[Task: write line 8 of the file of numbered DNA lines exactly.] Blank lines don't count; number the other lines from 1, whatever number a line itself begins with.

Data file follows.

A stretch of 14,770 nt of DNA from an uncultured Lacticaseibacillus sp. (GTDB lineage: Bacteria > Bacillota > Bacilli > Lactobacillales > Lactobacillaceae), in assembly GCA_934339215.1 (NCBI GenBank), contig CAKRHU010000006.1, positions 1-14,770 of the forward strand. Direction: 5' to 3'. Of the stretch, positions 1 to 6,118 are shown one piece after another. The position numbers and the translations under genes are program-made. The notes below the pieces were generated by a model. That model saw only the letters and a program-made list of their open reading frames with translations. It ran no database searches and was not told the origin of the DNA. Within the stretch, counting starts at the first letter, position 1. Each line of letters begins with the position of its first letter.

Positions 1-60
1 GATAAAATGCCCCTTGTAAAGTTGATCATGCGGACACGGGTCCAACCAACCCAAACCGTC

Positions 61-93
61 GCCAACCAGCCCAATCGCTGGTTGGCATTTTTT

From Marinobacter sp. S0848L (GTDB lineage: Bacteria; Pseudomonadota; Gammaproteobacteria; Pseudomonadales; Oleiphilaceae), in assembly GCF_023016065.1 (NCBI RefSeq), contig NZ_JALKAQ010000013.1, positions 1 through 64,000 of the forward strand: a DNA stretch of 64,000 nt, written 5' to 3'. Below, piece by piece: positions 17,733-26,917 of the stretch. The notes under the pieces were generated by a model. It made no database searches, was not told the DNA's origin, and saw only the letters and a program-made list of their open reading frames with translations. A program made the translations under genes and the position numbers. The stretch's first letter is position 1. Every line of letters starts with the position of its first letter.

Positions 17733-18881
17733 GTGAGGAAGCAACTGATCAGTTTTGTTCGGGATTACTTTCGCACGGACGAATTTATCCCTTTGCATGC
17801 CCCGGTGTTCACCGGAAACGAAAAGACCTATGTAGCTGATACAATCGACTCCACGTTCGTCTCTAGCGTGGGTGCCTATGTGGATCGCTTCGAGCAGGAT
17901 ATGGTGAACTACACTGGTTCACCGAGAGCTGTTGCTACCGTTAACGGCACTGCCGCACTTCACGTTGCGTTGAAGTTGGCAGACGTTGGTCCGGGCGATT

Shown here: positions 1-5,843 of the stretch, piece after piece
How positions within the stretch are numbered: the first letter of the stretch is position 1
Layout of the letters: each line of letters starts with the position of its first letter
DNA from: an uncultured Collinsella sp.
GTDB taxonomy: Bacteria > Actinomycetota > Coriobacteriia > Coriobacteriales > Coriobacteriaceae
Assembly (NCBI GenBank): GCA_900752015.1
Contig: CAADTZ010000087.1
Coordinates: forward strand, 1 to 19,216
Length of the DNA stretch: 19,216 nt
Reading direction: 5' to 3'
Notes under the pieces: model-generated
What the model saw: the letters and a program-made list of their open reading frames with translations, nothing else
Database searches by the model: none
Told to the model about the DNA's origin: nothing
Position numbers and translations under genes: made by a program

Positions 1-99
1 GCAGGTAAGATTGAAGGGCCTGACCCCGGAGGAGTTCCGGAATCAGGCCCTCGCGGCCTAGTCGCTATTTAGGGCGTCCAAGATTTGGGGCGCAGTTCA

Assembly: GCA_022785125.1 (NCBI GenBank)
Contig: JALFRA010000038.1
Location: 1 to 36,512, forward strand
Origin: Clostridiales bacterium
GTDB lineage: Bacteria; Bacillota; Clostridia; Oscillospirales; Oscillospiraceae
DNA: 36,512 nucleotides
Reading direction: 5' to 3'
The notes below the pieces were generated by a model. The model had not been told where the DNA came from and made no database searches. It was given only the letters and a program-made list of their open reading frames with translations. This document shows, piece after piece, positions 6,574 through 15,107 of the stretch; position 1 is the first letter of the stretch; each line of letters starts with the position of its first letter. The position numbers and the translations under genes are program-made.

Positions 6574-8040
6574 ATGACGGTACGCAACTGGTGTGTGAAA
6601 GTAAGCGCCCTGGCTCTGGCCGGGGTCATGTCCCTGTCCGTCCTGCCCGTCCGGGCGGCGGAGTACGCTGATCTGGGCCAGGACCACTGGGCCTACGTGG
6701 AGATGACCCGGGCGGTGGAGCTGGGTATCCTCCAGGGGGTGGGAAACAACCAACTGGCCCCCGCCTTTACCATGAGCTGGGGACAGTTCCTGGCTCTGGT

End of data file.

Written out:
17733 GTGAGGAAGCAACTGATCAGTTTTGTTCGGGATTACTTTCGCACGGACGAATTTATCCCTTTGCATGC